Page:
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Oregon Considers Reinstatement of MMJ Registration Discounts

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Authorities in the state of Oregon are in discussion about the restoration of discounts on medical marijuana fees for low income patients and those relying on Social Security. An advisory panel met yesterday to figure out the specifics and also work out the logistics of the increased fee schedule expected to take effect in October.

The Oregon state budget contains language approving increased medical marijuana administration fees in order to raise $6.4 million which would be channeled into funds for clean water and school health programs. Originally, the legislature wanted to double the basic fee for a state medical marijuana card, and axe most of the available discounts.

According to Bob Wolfe, a member of the Oregon Marijuana Policy Initiative, after medical marijuana activists were able to use phone calls and email to express their outrage to the state legislature, those in charge agreed to consider reducing the overall registration fee increase and putting the discounts for people currently on food stamps, the Oregon Health Plan and Social Security back in place. As well, the legislature agreed to consider reducing the fee charged to designated growers.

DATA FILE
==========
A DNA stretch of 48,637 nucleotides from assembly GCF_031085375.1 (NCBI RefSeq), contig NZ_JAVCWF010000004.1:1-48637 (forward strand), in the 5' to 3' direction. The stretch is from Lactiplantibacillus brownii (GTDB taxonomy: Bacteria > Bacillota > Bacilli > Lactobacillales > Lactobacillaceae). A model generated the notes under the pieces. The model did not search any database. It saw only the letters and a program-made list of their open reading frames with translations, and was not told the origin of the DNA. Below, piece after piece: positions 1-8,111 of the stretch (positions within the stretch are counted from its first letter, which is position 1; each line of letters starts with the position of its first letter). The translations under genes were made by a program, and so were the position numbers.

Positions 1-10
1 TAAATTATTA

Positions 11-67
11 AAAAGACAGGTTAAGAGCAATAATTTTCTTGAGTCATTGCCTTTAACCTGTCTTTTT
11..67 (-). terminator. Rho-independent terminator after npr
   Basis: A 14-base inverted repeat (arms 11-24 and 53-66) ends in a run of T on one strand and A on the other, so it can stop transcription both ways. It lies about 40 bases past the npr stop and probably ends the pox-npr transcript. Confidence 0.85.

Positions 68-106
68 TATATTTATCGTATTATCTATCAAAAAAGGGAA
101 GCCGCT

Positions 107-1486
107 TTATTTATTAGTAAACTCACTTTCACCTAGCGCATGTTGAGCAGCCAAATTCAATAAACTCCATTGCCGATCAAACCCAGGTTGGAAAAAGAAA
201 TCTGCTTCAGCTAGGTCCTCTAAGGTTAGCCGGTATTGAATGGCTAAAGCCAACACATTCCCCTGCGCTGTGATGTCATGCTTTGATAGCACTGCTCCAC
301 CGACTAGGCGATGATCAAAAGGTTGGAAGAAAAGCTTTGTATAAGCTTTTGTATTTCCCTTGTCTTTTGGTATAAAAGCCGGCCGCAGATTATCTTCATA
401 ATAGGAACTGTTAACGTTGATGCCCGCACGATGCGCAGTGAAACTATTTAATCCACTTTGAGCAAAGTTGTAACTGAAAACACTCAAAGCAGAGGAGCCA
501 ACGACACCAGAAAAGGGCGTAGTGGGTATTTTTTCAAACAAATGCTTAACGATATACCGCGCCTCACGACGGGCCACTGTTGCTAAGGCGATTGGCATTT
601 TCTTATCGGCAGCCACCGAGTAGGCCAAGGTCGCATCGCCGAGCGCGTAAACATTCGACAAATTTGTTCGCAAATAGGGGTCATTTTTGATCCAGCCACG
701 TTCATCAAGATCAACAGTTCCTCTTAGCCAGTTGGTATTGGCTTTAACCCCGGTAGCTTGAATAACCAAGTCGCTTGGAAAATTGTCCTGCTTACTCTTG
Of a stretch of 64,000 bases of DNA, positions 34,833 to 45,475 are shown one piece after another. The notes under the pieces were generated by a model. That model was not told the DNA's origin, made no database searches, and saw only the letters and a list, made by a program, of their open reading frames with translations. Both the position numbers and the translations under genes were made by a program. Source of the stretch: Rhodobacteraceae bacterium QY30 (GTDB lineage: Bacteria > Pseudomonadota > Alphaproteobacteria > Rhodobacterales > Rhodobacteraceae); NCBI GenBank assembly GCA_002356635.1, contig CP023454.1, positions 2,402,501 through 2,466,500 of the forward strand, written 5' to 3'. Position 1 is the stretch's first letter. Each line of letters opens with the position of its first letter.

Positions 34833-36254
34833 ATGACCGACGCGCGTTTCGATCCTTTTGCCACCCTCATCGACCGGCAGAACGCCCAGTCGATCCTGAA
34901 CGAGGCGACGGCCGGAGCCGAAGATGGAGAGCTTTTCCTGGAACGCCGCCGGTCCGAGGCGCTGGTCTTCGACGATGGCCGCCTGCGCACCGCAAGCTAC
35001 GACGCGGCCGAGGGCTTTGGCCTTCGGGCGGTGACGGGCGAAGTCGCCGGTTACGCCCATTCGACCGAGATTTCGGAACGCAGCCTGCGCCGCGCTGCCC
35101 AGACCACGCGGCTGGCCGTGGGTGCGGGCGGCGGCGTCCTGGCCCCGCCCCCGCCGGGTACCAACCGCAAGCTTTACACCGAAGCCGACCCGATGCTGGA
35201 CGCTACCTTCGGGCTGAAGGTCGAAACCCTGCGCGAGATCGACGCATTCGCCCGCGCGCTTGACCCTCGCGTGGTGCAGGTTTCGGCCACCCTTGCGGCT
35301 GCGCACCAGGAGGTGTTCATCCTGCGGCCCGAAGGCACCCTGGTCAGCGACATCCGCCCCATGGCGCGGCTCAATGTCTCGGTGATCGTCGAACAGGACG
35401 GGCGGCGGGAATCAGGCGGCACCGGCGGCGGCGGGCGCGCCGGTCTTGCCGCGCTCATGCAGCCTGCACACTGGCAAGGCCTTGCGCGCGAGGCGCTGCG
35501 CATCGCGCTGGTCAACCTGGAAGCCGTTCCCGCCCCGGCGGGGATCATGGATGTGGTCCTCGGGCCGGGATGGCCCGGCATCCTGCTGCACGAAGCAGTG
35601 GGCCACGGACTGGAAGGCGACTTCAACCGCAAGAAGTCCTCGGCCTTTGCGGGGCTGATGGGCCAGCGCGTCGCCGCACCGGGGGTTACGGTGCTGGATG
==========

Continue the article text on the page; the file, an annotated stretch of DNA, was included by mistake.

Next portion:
Wolfe said advocates like himself were able to participate in talks to “…change the form of increases to protect the most vulnerable patients.”

The current registration fees in Oregon are $100 a year, though low income patients (those on Medicaid, Social Security or on food stamps) only pay $20.

The new fees under consideration would be $180/year for regular patients, $80/year for those on food stamps and Medicaid, and $40 for those on Social Security.

In addition, it would coust $25 to replace a lost registration card, and $50 to change the caregiver, grower, or grow site attached to a patient’s registration, as well as a fee of $50 for growers who are not also patients.

Christine Stone, speaking on behalf of the Oregon Health Authority, said that the fee increases can be modified so long as the $6.4 million in the budget is met. She also said that the advisory panel considered some changes to their latest proposal, and that actual increases will be subject to public hearings before they go into force around the first of October.